On the road again and continuing north to the coastal town of Ramsey. This signalled the start of the serious climbing section of each lap with a trip over Snaefell. Initially steep for the first two miles, with spectacular views over Ramsey and the surrounding coastline, it eases off as the road runs along the spine towards the summit and location of the famous Bungalow and Electric Railway stop, 5.5 miles into the climb. Although this spinal section isn't steep, it is exposed and with the sea only a mile away it gets a bit blustery, making it hard work. The first lap over it was manageable, and the sight of Hailwood's Height marks the end of the climb and the start of the descent. Unfortunately today, the wind was in our faces which was a struggle going up and pushed against you on the way down, cutting tops speed records on the fast open drop back down past Creg-ny-Baa and on into Douglas and the start / finish.

View From The Start Of The First Climb

Exposed And Windswept

Each time through we were required to dib our tokens to mark the lap time and had an opportunity to top up bottles and stomachs before heading out for the next lap. Other than slightly less fresh legs, lap two went as before only this time the wind had really strengthened on the mountain, making the ascent particularly difficult. A few of the 1 and 2 lappers were pushing their bikes up into the wind and I did see one poor soul ring in for the broom wagon; it was severe at the highest point. Slowly but surely I pushed through it and took a ten minute break back at HQ before heading out one last time. A couple of riders due to ride three laps dropped out here after the experience on the mountain top, unnerved by the sidewinds that threatened to put you in the ditch, expecially on Windy Corner which really lived up to it's name!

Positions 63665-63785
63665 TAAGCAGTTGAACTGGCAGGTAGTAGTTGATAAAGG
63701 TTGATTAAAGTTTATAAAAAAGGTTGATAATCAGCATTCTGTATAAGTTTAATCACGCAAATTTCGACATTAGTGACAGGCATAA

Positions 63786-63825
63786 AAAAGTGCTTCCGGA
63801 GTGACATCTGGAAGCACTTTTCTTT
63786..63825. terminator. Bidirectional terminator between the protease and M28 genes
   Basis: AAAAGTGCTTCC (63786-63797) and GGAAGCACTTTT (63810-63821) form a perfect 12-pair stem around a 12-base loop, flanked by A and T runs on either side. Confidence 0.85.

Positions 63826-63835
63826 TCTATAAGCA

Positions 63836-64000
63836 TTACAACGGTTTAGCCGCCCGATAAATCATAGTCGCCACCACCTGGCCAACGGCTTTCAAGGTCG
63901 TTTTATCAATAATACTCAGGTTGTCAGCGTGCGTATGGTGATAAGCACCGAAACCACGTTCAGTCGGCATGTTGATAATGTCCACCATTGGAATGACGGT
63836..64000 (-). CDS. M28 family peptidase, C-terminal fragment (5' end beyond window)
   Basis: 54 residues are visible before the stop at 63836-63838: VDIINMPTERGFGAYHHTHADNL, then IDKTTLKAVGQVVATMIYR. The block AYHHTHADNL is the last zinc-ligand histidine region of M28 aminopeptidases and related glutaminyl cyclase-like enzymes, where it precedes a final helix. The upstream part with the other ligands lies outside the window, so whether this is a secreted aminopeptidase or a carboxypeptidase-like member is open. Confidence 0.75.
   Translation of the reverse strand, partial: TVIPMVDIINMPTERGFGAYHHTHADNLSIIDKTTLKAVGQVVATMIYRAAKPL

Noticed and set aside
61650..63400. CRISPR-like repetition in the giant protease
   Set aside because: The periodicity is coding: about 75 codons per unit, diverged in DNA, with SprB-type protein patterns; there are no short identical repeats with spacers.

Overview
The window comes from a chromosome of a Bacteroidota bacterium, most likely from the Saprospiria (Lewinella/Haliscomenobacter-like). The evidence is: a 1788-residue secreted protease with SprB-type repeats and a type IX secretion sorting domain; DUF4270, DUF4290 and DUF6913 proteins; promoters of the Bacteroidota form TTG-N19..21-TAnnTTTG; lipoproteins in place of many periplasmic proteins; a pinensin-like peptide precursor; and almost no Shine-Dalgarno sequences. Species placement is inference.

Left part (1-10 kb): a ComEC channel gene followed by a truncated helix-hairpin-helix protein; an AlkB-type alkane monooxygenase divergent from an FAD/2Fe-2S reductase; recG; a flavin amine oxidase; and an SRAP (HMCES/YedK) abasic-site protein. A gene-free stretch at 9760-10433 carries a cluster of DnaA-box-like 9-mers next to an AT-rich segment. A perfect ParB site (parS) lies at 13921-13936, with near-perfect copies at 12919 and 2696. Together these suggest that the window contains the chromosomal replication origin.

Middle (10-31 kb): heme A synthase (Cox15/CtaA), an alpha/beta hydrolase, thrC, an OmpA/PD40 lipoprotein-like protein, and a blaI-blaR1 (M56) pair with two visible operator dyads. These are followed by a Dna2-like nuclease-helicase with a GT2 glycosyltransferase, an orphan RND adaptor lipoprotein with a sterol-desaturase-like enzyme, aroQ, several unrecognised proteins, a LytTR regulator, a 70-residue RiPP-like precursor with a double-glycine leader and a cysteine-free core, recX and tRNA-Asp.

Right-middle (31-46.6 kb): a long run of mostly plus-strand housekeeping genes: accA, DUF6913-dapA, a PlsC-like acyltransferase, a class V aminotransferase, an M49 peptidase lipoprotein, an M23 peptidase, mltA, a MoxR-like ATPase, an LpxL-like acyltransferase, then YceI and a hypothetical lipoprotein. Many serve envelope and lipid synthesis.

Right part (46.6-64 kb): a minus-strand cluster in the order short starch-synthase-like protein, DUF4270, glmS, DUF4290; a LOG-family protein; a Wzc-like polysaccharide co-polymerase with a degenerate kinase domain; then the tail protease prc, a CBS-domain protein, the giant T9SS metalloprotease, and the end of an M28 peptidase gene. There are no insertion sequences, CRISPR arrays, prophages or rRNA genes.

Snaefell Summit

The Bungalow

Off once more, my legs were really feeling the week's miles and it was at a reduced pace that I got round. Fortunately (and probably to the lament of the ones who dropped out early) the win had dropped to a lighter level than even the first lap, which actually made the climb on tired legs a pleasure, especially knowing the mega descent was coming up.

Steve Elliot, Still Smiling Three Laps In

In to the pits for the final time and under the gantry, each rider was greeted by Laura personally along with a few friends and family. Hot drinks and more food waited as everyone was presented with a certificate and a detailed breakdown of their lap and split times if they stopped at the feed station.

A final nice touch was a get together at a Douglas pub in the evening, with a chance for everyone to talk about their day and the challenges of the ride over a beer or two. More of these please!

post ride
Post Ride Get Together

The event itself was slickly run, and the Isle of Man is a fantastic location to ride. If you are a fan on the TT then riding the course at a slower pace and seeing the detail of the landscape rather than at a blur is fantastic, and even if not the history and kudos of the race along with the beautiful scenery make riding the circuit an experience. The roads (on the TT circuit at least) are in immaculate condition and regularly resurfaced, and with a big local cycling scene the local motorists are generally far more considerate than our mainland drivers.

Perfect Tarmac

Courteous Drivers

Greenrock are planning to run the event next year and as mentioned it would make a great event to take the family to, and even spend a few extra days on the island riding the network of beautiful country lanes off the circuit. Well done Laura, Joe and team!

Strava ride data: